AR and VR are big buzzwords in publishing at the moment. In some areas they seem destined to remain just that - buzzwords. But in the field of edtech, these interactive technologies really do seem to have the potential to benefit publishers and readers alike. Several big-name brands and small startups are already incorporating them into their educational offerings, with promising results.
One of them is Curiscope, a Brighton-based agency creating "wild adventures in VR and AR." Curiscope's c.e.o. Ed Barton (right) will be speaking in the EdTech stream of this year's FutureBook conference, on a panel that asks the timely question: What place do AR and VR have in the classroom?
We asked Barton to kick off the discussion here by sharing his progress and insights so far.
What's the history of Curiscope?
We've been around for two years, and I and my co-founder Ben Kidd have a background working in film. We've known each other for years - when I went off to university, he started an animation studio, typically doing work purely in CGI computer generated imagery and creative 4D work that went to places like museums. By 4D, I mean 3D stereoscopic images but on a motion simulator, for example. We started Curiscope with a belief that VR and AR were really exciting new mediums which could deliver more than just entertainment, and build experiences that were richer and let you interact in a really accessible way.
Tell us more about your flagship product, Virtuali-Tee
It's both simple and complex at the same time. There's a T-shirt and an app, you need both, and the app sees the design on the T-shirt and it triggers a whole series of line animations, so you can see the heart beating, go inside the bloodstream, go into the lungs, the intestine and isolate different systems. You've got a guide who talks you through what's exciting about different parts of the body. It's pitched at early secondary school kids but definitely finds a home in later primary age groups. The idea is not that this T-shirt will teach you the entire curriculum of the anatomy, but that it is should serve as part of that teaching and is an engaging and exciting part.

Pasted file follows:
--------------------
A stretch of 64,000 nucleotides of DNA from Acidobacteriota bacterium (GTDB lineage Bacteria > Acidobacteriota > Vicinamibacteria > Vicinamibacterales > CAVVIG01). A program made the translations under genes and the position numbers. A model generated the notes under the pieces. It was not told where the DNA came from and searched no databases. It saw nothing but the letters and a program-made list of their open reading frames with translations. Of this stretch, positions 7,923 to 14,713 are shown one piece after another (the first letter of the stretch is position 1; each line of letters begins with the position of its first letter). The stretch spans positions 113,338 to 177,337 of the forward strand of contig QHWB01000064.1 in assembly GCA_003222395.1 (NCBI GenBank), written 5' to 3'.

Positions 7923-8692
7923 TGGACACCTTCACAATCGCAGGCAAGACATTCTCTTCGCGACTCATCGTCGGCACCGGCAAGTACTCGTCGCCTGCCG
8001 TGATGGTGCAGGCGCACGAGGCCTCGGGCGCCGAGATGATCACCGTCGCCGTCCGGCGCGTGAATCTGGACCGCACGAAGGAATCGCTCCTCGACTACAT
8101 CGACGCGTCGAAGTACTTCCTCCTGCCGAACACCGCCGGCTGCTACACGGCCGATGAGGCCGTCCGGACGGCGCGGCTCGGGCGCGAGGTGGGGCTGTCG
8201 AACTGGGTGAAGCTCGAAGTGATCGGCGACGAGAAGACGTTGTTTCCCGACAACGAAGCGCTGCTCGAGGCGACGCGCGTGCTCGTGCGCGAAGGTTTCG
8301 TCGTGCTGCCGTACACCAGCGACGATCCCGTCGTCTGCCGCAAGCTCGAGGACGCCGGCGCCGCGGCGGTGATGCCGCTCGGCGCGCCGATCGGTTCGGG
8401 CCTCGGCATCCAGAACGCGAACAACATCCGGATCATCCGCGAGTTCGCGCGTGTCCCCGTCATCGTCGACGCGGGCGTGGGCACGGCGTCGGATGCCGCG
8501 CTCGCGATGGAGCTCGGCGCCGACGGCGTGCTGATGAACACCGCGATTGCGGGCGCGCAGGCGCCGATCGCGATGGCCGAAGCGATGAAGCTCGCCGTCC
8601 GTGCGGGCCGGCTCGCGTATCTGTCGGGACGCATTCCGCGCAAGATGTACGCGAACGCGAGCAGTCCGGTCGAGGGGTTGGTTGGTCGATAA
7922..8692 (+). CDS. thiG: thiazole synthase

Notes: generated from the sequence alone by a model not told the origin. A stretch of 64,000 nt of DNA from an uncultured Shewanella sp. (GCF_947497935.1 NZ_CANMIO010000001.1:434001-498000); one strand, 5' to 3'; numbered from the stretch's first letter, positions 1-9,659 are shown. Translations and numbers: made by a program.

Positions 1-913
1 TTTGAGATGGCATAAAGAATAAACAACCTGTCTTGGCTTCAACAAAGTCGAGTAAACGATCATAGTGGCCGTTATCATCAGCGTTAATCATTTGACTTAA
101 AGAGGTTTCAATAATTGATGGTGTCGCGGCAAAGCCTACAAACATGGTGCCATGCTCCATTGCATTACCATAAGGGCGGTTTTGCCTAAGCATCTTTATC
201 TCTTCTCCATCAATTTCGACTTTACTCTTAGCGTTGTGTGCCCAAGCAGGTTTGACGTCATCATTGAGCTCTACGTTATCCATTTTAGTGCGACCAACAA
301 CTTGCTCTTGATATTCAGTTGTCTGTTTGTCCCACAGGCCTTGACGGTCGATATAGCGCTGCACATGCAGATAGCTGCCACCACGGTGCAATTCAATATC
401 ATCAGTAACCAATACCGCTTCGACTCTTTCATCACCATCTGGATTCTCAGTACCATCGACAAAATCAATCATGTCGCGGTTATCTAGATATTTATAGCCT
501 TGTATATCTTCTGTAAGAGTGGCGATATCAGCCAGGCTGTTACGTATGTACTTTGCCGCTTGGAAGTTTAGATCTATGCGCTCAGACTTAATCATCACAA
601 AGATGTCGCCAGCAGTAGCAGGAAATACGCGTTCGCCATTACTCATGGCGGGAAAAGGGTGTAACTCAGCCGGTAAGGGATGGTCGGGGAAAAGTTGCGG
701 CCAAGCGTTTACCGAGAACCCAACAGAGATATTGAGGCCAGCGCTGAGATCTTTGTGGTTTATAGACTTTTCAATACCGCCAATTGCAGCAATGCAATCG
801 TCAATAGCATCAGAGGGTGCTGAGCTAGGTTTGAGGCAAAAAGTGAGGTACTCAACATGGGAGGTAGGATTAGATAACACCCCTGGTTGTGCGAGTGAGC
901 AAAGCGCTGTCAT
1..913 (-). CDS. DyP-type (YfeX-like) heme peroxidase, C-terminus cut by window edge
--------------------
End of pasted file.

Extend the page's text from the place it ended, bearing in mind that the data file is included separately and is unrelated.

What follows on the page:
We launched it on a Kickstarter campaign last year and it was very successful, we sold 3,100 T-shirts through the campaign. We're just going into proper selling now, and an ICT teacher on Facebook, "Mr P", made a viral video of it and we sold out everywhere, so I am currently scrabbling planes over from China. We're currently doing a little exhibition at the Science Museum, and we're in Selfridges and on Amazon and are confirming other deals.
How did your book with DK come about?
We want to build stuff that anybody can pick up, take into a classroom, or gift - we consider ourselves a kind of modern version of DK, I guess, we are built on the same idea and beliefs. DK books were to me what Curiscope ideally will be to a lot of folks. Having launched Virtuali-Tee, DK were excited to work with us and we thought, 'Why don't we create a book that introduces people to virtual reality?' It has an AR element, so you scan different parts of the book and it brings up VR experiences - there is one on top of a volcano, one in space, one with T-Rex, one in the Colosseum and one where you are an insect on a pond. It's called All About Virtual Reality and was published on October 5th.
What's your hope for the future of these technologies in education?
I don't think VR is going to reinvent the classroom - that whole notion that the classroom needs to be disrupted and we need to put everyone in headsets. But I think VR can be a great engagement point with which to spark somebody's imagination. The scope for AR is probably a little bit broader. Really good AR can be quite hard to distinguish from the real thing, and if you can have an experiment, say, with explosive materials in the classroom, that feels as real as an actual experiment, it can give you a great learning experience, be cost effective and enable you to do things you couldn't do before. Potentially AR is this magical, interactive learning medium and we want to be ahead of that.
Book your tickets to FutureBook 2017 (including lower-rate EdTech for Publishers-only passes) here.